Continued Investment - 11+ Yr Old Car

acura
tl

#1

Invest more $'s now and take the chance or trade up to newer used model? Re: Have an 11+ Yr old 1999 Acura 3.2TL. 100K miles. Current maint cost: $2,453. Runs well, but model has history of trans. failure.


#2

Personally it is good to be cognizant of trouble areas for a vehicle.

The truth is the vast majority owners do not encounter them. At 11yrs old/100k miles anything major can fail at any moment but again likely will not.


#3

Is this the 5 speed auto? If so, it would appear that after the added oil jet was retro fitted, the failure points were traced to pressure switches that are serviceable externally. Otherwise the trans appears pretty reliable.

100k is not much age for the engine. I’d say that much depends (mainly) on your economic discipline. The payments on a new one will be pretty high, and while I do not expect anyone to put that money away (yeah, right) that liberated revenue would allow you to tolerate having the car taken out of service for a day or two for an expensive repair. It might require you to get a rental and to have a $2000-$3000 repair done, so a good credit or savings thing has to be available to make it work.

Then the biggest issue is keeping it from being cracked up, totaled, or perhaps stolen.

A chassis will get about 13 years of use before major systems start taking a dump. Stuff like the AC, the steering rack …power steering pump…brake lines with longer term corrosion (if in the rust belt) …new radiator …etc…etc.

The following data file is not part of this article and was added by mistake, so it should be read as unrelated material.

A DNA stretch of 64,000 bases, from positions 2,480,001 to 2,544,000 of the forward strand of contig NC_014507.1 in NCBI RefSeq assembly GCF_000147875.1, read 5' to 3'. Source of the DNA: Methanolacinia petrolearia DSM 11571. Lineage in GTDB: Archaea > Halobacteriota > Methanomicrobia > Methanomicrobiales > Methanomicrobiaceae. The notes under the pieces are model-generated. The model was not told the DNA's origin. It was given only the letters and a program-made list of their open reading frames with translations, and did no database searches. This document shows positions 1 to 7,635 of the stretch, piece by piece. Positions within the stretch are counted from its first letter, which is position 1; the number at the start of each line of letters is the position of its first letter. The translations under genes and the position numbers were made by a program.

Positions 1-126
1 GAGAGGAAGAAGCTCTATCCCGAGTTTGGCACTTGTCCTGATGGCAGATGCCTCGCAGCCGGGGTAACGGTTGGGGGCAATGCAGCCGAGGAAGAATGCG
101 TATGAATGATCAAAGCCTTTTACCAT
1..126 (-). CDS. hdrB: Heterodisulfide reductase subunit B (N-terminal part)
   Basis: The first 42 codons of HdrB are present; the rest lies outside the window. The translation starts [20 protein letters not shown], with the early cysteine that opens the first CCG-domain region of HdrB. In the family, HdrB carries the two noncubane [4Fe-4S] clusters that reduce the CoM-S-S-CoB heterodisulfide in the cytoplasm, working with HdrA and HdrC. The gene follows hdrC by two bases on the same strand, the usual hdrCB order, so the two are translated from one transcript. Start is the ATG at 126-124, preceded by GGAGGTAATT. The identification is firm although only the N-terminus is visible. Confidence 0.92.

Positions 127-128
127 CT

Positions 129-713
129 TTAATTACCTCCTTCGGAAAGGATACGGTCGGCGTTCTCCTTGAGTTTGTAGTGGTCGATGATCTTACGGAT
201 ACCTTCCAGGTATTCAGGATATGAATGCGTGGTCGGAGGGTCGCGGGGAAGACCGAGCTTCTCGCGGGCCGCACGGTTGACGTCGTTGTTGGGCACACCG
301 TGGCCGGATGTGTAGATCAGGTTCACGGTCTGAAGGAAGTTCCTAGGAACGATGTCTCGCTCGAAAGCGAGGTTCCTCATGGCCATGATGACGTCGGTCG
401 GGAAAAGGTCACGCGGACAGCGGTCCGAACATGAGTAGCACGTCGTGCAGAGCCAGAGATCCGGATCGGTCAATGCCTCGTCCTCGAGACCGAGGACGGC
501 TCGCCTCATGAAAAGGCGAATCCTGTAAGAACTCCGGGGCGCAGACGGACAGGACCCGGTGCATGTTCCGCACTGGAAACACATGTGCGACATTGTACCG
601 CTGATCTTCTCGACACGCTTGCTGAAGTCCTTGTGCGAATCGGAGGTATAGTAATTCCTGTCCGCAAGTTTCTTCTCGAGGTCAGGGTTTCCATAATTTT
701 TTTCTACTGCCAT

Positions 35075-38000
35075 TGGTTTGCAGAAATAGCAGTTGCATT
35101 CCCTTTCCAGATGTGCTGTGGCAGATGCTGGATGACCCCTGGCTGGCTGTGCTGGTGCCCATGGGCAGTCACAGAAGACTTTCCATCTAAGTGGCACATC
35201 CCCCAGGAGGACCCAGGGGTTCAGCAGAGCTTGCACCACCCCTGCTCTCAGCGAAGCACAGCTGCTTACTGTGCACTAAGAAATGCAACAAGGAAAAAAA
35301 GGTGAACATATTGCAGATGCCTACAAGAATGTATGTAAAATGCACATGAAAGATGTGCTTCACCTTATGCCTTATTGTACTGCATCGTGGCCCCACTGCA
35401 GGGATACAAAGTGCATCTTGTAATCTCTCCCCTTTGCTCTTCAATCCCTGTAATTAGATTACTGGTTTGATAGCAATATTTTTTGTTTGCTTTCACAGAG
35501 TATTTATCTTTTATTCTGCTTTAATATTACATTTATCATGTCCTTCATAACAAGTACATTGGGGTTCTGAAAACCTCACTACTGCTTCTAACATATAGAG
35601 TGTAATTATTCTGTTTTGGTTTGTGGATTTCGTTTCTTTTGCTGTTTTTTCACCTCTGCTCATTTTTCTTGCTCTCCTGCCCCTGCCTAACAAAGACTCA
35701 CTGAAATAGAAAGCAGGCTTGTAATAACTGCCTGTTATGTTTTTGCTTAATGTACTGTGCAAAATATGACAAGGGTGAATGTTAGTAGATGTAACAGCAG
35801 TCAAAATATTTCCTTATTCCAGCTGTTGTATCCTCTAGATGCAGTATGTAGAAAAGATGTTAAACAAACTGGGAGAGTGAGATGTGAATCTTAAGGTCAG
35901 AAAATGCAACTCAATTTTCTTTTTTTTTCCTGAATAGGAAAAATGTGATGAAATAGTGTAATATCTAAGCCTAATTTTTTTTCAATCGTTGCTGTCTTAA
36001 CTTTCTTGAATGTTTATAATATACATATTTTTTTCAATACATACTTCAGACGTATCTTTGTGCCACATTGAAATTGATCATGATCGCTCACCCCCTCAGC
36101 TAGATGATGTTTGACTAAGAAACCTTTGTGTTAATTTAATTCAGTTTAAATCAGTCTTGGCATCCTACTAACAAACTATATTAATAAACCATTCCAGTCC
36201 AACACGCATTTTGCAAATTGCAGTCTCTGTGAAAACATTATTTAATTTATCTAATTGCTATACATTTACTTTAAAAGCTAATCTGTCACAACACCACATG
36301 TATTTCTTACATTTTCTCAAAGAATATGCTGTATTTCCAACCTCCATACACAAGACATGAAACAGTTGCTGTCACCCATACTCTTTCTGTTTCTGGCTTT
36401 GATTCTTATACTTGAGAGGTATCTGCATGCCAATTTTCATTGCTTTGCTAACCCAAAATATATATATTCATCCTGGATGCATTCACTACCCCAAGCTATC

#4

Yep. Swap out the 3rd and 4th gear pressure switches (should be about $80 in parts) and assuming you have the oil jet retrofitted (I think this was a recall, so if it’s not, you can, if my recall is correct, get it put in for free) you should be OK with the transmission.

Instead of making payments on a new car, make the same payment into a car fund. If your car breaks, pay for it out of the fund. Eventually when you’re really ready to replace your Acura, you’ll have a hefty downpayment saved up in the car fund.

BTW, assuming you maintain the car properly, you shouldn’t have too many major systems going out at only 13 years old. I have two cars that are 18 and 20 years old, respectively, and the first major system to go out, just went out - the brake master cylinder, which will cost me a max of around $70 to fix.


#5

Back in 1999, this was probably the 4 speed auto tranny.


#6

It’s always cheaper to repair what you have than buy a new vehicle, but there are too many unanswered questions for us to know what the right thing is for you to do. For example, what is the alternative? New or used, make and model, etc.? Can you afford a new vehicle? How inconvenienced would you be if this car broke down? Would you lose your job? Would anyone die?

Personally, I would never get rid of a car with only 100,000 miles. A car of this vintage should be able to make it to 200,000 miles with few major repairs if it is properly maintained, especially if it is garaged. Then again, my life won’t stop if my car breaks down and I really don’t want to take on a car payment right now, so what’s right for me may not be what’s right for you, especially if people’s lives depend on you getting to work, and your salary is commensurate with that kind of responsibility.